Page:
Using noisy work loops to identify the phase-dependent stiffness and damping of muscle in lampreys

Tytell E. D., Carr J. A., Danos N., Cowan N. J., Ankarali M. M.

Annual Meeting of the Society-for-Integrative-and-Comparative-Biology (SICB), San-Francisco, Costa Rica, 3 - 07 January 2018, vol.58 identifier

  • Publication Type: Conference Paper / Summary Text
  • Volume: 58
  • City: San-Francisco
  • Country: Costa Rica
  • Middle East Technical University Affiliated: Yes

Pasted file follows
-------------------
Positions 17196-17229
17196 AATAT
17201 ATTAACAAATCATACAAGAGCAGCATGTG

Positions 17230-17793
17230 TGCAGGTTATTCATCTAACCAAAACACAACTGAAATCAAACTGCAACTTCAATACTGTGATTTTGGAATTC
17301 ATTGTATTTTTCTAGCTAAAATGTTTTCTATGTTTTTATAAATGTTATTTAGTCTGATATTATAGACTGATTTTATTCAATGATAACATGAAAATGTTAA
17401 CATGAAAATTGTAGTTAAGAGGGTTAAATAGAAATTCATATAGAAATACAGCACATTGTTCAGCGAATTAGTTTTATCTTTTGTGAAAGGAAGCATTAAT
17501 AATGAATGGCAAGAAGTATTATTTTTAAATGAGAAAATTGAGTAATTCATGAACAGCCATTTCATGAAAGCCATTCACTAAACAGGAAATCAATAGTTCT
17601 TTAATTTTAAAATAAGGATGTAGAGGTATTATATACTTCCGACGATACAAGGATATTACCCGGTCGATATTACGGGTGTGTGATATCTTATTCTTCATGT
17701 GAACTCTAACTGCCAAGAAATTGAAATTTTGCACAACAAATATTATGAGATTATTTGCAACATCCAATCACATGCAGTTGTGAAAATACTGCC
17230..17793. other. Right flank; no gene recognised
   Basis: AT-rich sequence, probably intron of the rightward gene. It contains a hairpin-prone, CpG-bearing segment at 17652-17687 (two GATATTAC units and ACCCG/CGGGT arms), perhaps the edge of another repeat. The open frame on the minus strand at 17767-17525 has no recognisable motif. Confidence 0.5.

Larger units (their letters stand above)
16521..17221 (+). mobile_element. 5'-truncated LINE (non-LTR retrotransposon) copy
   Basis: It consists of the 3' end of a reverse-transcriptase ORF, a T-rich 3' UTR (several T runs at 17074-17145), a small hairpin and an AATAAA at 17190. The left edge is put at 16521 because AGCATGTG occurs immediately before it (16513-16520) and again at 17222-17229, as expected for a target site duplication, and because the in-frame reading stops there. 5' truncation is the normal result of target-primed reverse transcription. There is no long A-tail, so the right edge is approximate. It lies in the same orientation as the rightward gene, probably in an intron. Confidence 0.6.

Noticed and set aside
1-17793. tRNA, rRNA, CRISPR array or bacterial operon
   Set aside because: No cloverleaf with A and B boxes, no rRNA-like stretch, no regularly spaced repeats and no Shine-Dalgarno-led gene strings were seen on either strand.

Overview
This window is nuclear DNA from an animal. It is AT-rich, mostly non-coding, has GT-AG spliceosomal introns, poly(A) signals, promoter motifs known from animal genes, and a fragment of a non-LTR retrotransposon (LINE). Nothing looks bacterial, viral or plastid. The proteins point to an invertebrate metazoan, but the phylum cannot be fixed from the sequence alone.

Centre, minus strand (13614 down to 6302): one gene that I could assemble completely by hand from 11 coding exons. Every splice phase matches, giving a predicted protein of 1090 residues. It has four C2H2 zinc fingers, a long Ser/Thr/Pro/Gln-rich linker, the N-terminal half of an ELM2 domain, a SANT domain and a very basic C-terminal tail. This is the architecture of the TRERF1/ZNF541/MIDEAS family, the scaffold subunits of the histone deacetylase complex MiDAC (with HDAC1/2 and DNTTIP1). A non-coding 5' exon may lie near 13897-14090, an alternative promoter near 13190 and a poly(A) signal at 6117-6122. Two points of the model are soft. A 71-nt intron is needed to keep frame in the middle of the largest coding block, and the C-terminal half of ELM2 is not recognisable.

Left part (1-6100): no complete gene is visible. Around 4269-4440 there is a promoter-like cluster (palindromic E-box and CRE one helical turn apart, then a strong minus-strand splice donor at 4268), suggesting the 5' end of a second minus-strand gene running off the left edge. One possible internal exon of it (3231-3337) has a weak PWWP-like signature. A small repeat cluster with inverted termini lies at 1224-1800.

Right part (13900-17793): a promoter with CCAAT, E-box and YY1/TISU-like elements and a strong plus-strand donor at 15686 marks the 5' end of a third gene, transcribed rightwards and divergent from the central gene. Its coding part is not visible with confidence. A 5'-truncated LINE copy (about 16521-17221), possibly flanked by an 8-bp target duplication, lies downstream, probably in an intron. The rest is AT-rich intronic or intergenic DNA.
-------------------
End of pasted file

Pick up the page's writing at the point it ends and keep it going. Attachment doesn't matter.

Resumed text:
Unlike most manmade machines, animals move through their world using flexible appendages, which bend due to internal muscle and body forces, but also due to forces from the environment. Fishes, in particular, must cope with fluid dynamic forces that not only resist their overall swimming movements but also may have unsteady flow patterns, vortices, and turbulence. We have been characterizing how the muscle tissue itself, due to its own intrinsic properties, is able to respond to perturbations. We have developed a modified work loop protocol to determine how muscle in the silver lamprey, Ichthyomyzon unicuspis, responds to perturbations during the swimming cycle. A small section of axial musculature, ~2 myomeres in length, was dissected and used to perform standard in vitro work loops. A 1Hz sinusoidal length change of 6% of the optimal length was imposed on the muscle and both active and passive force were measured. Then, small sinusoidal perturbations at different frequencies are added to the baseline length change. We find that the effective stiffness and damping of muscle varies during the swimming cycle, and that the timing of activation can alter both the magnitude and timing of peak stiffness and damping. The results are analyzed using a new system identification technique based on harmonic transfer functions, which allow us to use these data to predict the muscle function under other conditions. In particular, we are investigating how muscle behaves as part of a feedback loop, when coupled to other muscles and to the body and fluid. Together, these results are starting to produce an integrative understanding of how fish swim effectively in their complex, turbulent environment.